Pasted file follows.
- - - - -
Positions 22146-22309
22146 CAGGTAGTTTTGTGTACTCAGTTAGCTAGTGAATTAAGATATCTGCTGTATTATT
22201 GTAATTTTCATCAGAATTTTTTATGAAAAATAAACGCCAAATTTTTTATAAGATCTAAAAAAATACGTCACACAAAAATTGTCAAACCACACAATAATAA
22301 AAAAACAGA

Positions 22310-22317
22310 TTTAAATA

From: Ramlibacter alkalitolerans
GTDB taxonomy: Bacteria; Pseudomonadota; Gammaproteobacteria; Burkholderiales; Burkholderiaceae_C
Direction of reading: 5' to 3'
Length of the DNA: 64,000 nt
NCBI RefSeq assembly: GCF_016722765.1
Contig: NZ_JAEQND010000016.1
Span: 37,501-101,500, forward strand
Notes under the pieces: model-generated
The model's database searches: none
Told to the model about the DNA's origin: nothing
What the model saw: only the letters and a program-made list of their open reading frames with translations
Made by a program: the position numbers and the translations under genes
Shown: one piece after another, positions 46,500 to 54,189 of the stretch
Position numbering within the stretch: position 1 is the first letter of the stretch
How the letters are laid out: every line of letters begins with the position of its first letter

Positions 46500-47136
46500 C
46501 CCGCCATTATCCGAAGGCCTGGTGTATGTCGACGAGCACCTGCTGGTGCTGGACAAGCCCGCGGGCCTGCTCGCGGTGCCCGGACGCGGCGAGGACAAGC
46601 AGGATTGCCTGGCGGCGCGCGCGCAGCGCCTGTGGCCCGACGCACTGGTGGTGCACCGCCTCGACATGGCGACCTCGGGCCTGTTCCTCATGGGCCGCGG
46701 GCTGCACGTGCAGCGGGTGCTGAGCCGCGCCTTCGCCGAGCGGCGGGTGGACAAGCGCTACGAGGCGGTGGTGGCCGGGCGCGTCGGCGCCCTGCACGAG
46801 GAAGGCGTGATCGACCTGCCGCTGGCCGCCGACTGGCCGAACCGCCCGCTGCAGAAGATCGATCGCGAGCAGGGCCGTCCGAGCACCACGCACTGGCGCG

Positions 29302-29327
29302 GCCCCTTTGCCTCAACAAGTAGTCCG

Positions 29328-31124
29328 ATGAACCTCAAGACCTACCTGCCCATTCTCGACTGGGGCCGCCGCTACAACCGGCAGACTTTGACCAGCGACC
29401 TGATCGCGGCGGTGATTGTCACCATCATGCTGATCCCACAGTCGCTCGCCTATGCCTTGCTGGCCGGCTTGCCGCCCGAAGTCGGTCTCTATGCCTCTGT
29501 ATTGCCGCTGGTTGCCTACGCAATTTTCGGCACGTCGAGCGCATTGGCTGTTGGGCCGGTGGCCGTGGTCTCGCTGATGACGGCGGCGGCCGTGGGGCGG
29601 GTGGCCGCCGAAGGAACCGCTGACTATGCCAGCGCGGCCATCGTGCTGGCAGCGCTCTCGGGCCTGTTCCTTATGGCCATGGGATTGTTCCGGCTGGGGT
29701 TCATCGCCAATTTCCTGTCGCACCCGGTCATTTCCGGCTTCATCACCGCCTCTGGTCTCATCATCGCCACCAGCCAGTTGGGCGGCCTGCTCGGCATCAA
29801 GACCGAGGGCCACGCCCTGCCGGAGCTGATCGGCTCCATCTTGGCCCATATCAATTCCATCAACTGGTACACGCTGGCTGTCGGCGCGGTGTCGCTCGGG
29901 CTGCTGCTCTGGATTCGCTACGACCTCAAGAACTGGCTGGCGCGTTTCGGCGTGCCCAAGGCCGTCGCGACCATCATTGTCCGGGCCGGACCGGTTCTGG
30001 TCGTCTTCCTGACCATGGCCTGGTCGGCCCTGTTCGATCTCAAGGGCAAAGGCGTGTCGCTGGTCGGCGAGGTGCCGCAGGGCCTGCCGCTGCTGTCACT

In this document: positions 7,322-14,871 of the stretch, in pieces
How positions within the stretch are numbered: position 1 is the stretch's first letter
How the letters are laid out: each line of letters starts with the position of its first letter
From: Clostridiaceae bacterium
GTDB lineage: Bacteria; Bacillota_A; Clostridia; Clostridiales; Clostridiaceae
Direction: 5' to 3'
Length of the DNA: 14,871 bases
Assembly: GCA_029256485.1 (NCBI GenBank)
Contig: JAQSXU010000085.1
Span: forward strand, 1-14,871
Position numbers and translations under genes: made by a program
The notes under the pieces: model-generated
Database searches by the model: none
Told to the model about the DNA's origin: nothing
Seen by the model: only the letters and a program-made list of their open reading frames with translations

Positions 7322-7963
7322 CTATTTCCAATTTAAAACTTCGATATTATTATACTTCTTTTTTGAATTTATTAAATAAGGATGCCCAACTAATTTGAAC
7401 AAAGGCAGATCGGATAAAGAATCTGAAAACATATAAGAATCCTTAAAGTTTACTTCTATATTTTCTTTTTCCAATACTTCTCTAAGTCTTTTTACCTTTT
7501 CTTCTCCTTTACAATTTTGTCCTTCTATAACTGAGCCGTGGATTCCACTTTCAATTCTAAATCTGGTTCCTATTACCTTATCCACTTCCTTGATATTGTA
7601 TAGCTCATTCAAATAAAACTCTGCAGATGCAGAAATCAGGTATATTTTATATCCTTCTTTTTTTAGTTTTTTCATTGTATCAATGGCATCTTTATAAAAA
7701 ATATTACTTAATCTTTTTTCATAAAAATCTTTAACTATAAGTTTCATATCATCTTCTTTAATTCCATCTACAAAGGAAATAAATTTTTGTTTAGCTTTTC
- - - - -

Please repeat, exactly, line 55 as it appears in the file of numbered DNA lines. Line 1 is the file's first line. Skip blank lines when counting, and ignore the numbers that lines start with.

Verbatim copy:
7322 CTATTTCCAATTTAAAACTTCGATATTATTATACTTCTTTTTTGAATTTATTAAATAAGGATGCCCAACTAATTTGAAC